Copy after Rubens

Copy after Rubens

Of course, this does not mean the world is unbounded. We stand firmly upon the work that has gone before, we read and read, we learn to think by thinking through the thoughts of others. We set meaningful and useful parameters for our own work, we attempt to define limits. We strive after clarity and humbly keep quiet and listen when we meet an idea worth attention. Our attitude reflects Wittgenstein’s, as elucidated at the outset of his Tractatus (1963 [1921]: 7):

‘Was sich überhaupt sagen läßt, läßt sich klar sagen; und wovon man nicht reden kann, darüber muß man schweigen. Das Buch will also dem Denken eine Grenze ziehen, oder vielmehr—nicht dem Denken, sondern dem Ausdruck der Gedanken: Denn um dem Denken eine Grenze zu ziehen, müßten wir beide Seiten dieser Grenze denken können.’

(‘Anything that can be said at all, can be said clearly; and what one cannot speak about, one must keep quiet about. This book wants to draw a limit for thought, or rather—not for thought, but for the expression of thoughts: for in order to find the limits of thought we must be able to think on both sides of that border.’)

Copy after Maler

Copy after Maler

We do not deny the significance of what came before us, neither in art nor in philosophy. We do not seek to upend and discard everything and begin afresh. We only hope for enough room to advance our own ideas. We fear that, like Nelson (2010: 161), we might be forced to ‘come laden with contemporaneous references which plug up my case with footnotes, as though art were a leaky vessel, the flow of whose life-humours only art-historical paranoia can staunch.’ For we agree with Nelson (2010: 161) that ‘no number of footnotes carries as much intellectual authority as a poetic insight.’ And we do not forget that it was Wittgenstein (1963 [1921]: 7-8) himself, that revered pillar of philosophy, who brazenly commenced his work with a shamelessly visionary attitude:

‘darum gebe ich auch keine Quelle an, weil es mir gleichgültig ist, ob das was ich gedacht habe, vor mir schon ein anderer gedacht hat.’

(‘Hence I am also not providing any sources, because I am indifferent as to whether what I thought was already thought by another before me.’

dancer

 

 

 

Nelson, Robert. 2010. The visual language of painting: An aesthetic analysis of representational technique. Australian Scholarly Publishing: Melbourne.

Solin, Kim. 2013. The mathematician as mathematics: Theories of computation in light of Wittgenstein’s thought. Uppsala: Filosofika institutionen.

Wittgenstein. Ludwig. 1953. Philosophische Untersuchungen / Philosophical Investigations. Trans. G. E. M. Anscombe. Basil Blackwell: Oxford.

Wittgenstein, Ludwig. 1963 [1921]. Tractatus logico-philosophicus Logisch-philosophische Abhandlung. Suhrkamp.

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Gemütliche Gesellschaft

Diana (oil on linen)

Diana (oil on linen)

Our peripheral community of artists in Vienna is steadily growing. Our fluid group moves between two locations: Mikes Werkstatt in the third district and Kaffeebar Quentin in the seventh. Our sessions have evolved from weekly gatherings in a Wohnküche to consume most evenings of the week. Sometimes we draw costumed models, sometimes we paint portraits sustained over many weeks, sometimes we focus on short poses, sometimes we concentrate on fundamentals of drawing.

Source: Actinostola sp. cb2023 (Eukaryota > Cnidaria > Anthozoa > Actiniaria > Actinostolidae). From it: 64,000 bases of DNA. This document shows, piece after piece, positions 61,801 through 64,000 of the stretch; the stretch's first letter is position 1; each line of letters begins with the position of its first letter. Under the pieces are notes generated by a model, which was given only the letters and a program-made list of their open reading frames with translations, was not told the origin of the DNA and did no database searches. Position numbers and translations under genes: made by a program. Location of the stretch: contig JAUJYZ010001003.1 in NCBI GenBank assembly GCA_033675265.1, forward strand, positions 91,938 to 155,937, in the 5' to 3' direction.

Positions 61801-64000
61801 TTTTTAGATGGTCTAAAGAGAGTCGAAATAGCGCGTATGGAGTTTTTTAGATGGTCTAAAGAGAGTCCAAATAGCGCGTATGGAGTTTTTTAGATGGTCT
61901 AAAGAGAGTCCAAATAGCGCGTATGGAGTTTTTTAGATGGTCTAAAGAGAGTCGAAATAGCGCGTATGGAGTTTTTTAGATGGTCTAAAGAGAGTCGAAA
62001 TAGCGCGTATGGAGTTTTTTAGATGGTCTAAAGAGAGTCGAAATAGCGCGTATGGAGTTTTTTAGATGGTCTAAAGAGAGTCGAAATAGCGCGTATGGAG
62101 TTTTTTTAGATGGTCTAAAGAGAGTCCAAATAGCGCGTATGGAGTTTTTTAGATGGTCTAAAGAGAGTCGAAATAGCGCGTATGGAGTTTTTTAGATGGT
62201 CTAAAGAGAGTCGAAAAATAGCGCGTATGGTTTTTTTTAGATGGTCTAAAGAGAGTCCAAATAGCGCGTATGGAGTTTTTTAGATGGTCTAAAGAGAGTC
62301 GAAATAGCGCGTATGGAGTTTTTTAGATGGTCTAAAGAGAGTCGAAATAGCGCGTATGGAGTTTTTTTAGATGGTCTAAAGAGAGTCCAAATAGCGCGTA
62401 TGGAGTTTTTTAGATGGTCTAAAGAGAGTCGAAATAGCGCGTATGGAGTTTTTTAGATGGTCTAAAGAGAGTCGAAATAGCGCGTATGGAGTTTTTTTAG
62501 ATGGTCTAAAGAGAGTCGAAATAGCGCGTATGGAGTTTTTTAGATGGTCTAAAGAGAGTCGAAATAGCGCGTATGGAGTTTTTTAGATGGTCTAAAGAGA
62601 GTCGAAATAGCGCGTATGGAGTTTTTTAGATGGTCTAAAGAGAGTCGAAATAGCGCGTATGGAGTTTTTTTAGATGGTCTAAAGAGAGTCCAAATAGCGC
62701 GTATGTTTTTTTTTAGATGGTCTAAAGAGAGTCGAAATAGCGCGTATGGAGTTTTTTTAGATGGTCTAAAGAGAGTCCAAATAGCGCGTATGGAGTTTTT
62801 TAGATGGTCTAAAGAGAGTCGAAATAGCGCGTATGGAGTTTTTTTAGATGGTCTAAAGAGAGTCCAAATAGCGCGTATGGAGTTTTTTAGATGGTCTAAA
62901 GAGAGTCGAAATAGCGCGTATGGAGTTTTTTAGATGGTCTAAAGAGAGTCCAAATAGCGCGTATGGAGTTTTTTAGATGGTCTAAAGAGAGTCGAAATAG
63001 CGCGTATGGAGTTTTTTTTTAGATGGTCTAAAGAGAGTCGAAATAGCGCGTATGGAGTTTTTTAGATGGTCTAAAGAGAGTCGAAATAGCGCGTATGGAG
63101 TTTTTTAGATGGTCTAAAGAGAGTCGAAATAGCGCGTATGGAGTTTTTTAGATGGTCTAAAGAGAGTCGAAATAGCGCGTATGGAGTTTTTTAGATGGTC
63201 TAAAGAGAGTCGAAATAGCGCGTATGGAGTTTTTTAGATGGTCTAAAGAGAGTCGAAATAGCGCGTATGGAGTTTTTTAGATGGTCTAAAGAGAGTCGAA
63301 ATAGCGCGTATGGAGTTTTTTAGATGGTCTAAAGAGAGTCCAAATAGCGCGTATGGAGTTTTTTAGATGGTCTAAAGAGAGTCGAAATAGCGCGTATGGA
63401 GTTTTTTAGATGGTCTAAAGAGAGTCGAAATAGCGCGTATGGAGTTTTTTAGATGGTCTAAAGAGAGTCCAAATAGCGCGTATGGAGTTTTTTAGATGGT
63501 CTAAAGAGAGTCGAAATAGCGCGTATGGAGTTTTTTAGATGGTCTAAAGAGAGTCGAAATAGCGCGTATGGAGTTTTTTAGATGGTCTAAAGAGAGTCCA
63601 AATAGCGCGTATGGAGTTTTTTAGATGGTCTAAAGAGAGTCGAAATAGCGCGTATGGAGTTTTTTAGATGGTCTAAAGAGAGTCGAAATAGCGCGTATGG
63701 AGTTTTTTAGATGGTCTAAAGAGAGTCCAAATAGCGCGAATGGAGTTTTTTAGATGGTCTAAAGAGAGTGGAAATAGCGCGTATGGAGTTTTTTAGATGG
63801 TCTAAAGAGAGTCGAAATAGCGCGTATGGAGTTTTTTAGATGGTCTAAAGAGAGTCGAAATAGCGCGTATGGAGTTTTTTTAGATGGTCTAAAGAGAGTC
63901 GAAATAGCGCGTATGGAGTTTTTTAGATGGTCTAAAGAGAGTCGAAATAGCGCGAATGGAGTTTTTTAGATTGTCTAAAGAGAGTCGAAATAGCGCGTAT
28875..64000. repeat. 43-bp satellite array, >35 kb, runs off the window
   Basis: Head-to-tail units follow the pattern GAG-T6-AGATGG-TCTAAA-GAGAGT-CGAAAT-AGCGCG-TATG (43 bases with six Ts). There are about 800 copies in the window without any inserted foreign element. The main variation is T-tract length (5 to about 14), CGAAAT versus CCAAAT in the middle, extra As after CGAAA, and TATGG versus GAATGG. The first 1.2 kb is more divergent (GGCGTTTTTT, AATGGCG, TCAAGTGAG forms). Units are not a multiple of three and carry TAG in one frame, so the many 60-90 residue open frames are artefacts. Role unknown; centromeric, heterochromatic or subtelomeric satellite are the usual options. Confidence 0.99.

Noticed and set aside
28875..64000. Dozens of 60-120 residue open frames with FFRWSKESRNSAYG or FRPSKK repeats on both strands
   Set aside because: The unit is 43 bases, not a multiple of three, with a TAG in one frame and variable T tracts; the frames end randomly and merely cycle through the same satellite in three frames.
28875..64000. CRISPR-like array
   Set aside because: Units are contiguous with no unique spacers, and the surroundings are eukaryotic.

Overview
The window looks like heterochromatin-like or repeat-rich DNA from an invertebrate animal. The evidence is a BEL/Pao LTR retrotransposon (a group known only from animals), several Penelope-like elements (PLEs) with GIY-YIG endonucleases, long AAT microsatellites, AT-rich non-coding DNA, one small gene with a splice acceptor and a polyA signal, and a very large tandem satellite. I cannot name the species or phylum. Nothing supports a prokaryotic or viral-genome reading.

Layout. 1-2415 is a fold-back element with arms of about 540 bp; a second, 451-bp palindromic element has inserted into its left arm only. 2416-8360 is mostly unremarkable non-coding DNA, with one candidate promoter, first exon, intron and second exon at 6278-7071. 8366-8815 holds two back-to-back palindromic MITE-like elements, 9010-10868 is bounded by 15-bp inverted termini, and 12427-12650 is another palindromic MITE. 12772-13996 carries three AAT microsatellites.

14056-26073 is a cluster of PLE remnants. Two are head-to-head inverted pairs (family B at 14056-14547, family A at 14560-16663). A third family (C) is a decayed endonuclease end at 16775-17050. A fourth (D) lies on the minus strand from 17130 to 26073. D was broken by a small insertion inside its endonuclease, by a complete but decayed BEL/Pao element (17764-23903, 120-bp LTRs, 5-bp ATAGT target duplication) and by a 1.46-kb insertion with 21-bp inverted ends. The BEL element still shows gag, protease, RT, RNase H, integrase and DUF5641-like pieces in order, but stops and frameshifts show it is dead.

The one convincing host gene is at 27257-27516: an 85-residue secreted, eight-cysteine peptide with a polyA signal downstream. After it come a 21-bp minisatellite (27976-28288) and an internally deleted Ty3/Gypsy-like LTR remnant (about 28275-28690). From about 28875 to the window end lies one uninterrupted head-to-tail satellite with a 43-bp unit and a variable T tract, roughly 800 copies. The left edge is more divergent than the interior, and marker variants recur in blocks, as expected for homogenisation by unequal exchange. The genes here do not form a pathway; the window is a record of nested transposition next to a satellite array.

But all this close contact and mutual interest in working from life has forged a pleasant and vibrant little society, and we are excited to share our most recent projects in a group show early next month in Takt Keller, 1090 Vienna! We are well-practiced in carving out cosy and secretive burrows in the hidden nooks of Vienna, and we invite you to enjoy a little hospitality and the musical talents of our gifted friends while you cast your eyes over our work.

Thursday, 7 April, 2016
7pm
Galerie Takt
Ingen-Housz-Gasse 2, 1090 Wien

FLYER_back_final

The above painting is partly from life, partly a study of Titian. I wrote a little about it here.

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Lernen & Lehren

Morgens / Mornings © Samantha Groenestyn (oil on linen)

Morgens / Mornings © Samantha Groenestyn (oil on linen)

I have begun to teach drawing. It’s a dizzying experience: a job for which I have full responsibility—in the content, the delivery, the managing of people, organisation, physical premises, money and the division of time. It’s a careful balance to pull everything together. I am a performer, I set the tone. It’s humbling to see people trust my guidance, trust in what I do. I see, plötzlich, how my own teachers felt falsely idolised when they knew the limitations of their own work. But I also see a logical way to lay out the learnings I have gathered from many places over several years, a systematic way to present them to others, to share the discoveries that blew my mind.

Ivo

And what is it that we teach? When I think over my own artistic education, all its variegations and approximations, all the extended drawings and prolonged investigation, all the gentle praise and gentle corrections, all the forceful criticisms and all the times someone else took my pencil and violated my page—I would have to agree with Wittgenstein about the importance of experience. Artists are constantly making judgements, and cementing them in material form. Some judge better than others, because their knowledge is deeper. And this, like the knowledge that enables one to judge ‘the genuineness of expressions of feelings,’ is certainly learned, but not ‘by taking a course in it, but through experience’ (Wittgenstein, 1953: 227).